6 Lessons Spain’s Camino de Santiago Taught Me

6 Lessons Spain’s Camino de Santiago Taught Me

I’m just back from cycling a 300km portion of the Camino de Santiago Trail, a bucket list trip I’d been contemplating for over 10 years now. Sure, I may not have walked it like the traditionalists, and I only did over a third of the trail, but I did manage to do it with my family (teenage boys and all) over 9 action packed days. A great experience we’ll never forget! I’m sure I’ll be back again to hike or cycle more of the trail and add to my story collection.

So what is Camino de Santiago?

It’s one of Spain’s most popular ancient pilgrimage routes (the way of St James) marked by yellow arrows and signature blue and yellow scallop shells. It starts at St-Jean-Pied-de-Port in France and goes right across to Santiago de Compostela in Spain. 800km in total trekked by over 200,000 pilgrims per year.

The trip is sensational for breaking free of the routine of everyday life, to live simply, immerse yourself in the elements, new landscapes, cultures and meet adventurous new friends from all corners of the globe with fascinating stories to match.

I’ll never forget riding past ancient Spanish castles, over Roman bridges, winding down sweeping mountain passes, cruising over medieval cobble stoned paths, glancing over beautiful vineyards and past breath-taking villas. The history, wild flowers, bubbling brooks, local people, wind in your hair, delicious homemade food, camaraderie of fellow pilgrims sharing moments and stories. The delight of a warm shower and soft bed at the end of a day of adventure. Complete immersion in the experience – feeling, tasting, touching and exploring it all.

Here’s six useful tips if you’re planning to tackle the Camino de Santiago yourself:


1. Make it your own

 When you’re in Spain, doing the miles along this ancient trail, you, my friend are a pilgrim. Please don’t get lost in whether you’re a real pilgrim or not because you did (or didn’t) do it the traditional way.

This might mean you spent each night in luxury accommodation instead of hostels, only did the last 100kms, cycled it or took twice a long as everybody else.

It’s the diversity of the pilgrims that make it such a special experience. You’ll find the reasons people do this pilgrimage, varies as much as their journey. Some are overcoming addictions or hardships, others are taking it on behalf of others that couldn’t make it, some physical adventure, some for spiritual enlightenment or even not really sure why.

Honour your choices and be unashamedly you.


2. Embrace the challenges

 You know there will be many! It’s guaranteed.

There’s nothing like a challenge to highlight your daily patterns and gain insight about yourself.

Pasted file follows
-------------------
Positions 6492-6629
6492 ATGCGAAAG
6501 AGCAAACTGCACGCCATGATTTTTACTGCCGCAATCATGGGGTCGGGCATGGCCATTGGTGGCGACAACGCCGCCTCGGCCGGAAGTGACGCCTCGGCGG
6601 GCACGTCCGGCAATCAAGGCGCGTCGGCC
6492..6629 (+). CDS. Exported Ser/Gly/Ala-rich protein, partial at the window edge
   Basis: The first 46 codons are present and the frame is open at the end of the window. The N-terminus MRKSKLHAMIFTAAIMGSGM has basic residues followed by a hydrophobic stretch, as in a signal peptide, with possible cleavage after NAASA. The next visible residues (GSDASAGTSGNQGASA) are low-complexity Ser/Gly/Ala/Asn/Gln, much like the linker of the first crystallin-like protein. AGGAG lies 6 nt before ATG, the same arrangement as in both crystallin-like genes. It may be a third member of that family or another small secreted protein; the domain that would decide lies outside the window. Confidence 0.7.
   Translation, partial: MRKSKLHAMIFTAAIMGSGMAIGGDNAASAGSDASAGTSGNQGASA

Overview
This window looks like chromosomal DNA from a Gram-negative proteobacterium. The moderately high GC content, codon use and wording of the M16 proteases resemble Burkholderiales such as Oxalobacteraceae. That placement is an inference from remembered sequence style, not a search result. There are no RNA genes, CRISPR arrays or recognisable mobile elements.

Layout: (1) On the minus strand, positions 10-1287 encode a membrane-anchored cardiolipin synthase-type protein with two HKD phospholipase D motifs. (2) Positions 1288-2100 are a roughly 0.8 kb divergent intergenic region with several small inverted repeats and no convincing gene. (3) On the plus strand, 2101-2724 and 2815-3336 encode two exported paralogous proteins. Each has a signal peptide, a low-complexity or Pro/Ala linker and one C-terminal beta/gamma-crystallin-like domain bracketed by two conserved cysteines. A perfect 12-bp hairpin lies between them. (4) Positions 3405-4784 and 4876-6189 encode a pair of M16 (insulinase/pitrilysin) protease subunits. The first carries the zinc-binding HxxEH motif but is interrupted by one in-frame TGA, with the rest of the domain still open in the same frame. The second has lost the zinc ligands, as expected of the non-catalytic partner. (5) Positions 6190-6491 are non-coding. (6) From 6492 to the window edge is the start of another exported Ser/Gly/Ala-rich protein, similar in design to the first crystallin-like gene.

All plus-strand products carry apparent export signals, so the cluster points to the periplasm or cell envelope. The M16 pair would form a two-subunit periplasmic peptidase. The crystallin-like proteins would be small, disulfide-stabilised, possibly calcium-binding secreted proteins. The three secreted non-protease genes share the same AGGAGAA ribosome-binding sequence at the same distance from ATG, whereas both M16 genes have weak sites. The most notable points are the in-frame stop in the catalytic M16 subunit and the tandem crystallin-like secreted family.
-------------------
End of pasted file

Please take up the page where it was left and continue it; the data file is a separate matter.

Talking of challenges. There was a testing time on our recent Camino journey in searing 30 deg shadeless heat where my youngest son had a flat tyre and a bolt that wouldn’t allow it to be fixed. So here I am left behind with a distressed son, no map, no phone reception, no address of destination, minimal Spanish, roughly 6km to go, lost, one flat tyre and no help in sight. Options were to cry, panic or get resourceful. I chose number 3 after a small window of panic. I’m only human…lol!

With streaming tears from my 14 year old we ventured across fallow corn fields to join our rightful path ever so slowly with the disabled bike. Hours later we finally reached town and stumbled across familiar faces. Crisis resolved. There were big lessons learned right there. Lessons learnt for me  – carry your own map, know where you’re going, ask for help sooner rather than later, keep following the yellow arrows always and learn more Spanish…lol!


3. Integrate the lessons

 Acknowledge the lessons you learnt from the days before and integrate them as you move forward. Found this out the hard way! Pain and discomfort are great teachers.


 4. Honour your own rhythm.

You’ll find your rhythm half way through the first day. Go faster and you’ll burn out quickly. Slower and you’ll get frustrated.

Quiet persistence pays off and beats showy bursts any day. The Camino will show you that.

There’s plenty of trekkers who have charged out of the gates only to break down midway through the journey.

Remember the Camino isn’t a race and you’ll find your fitness improves every day. To my surprise I got better as the days went on. At times five hours into the ride I was at my peak.

Be kind to your body, keep an eye out for signs of exhaustion, and take rests when you need them. Drink lots of water and take a magnesium supplement to help your muscles recover.


5. Do the work

Enthusiasm is great. But, you need to put in the training before you hit the track. Nothing can make up for miles in the legs on the mode of transport you’re taking. I learnt that!

It might not be the case for everyone, but, if you spend the bulk of your time sitting at a desk, easing into the walk is a good option. There’s no shame in breaking up your first few days into “shorter” stints: start with 15 to 20km days, and gradually increase the distance from there.


6. Enjoy the journey

 Keep an open-mind, reserve judgement and enjoy the experience as it unfolds, for that’s where you’ll find the magic.

Be exactly where you are and soak it all in. Enjoy the mental space to mill over the meaning of life, review your priorities and burn in lasting memories.

Above all join in the catch cry exchanged amongst fellow pilgrims and local well wishers along the way – Buen Camino!  

It literally means  good road in Spanish, but it can also mean good path, both physical and spiritual.


Do you have a bucket list trip simmering? Love to hear about it?

Buen Camino!

Julie XX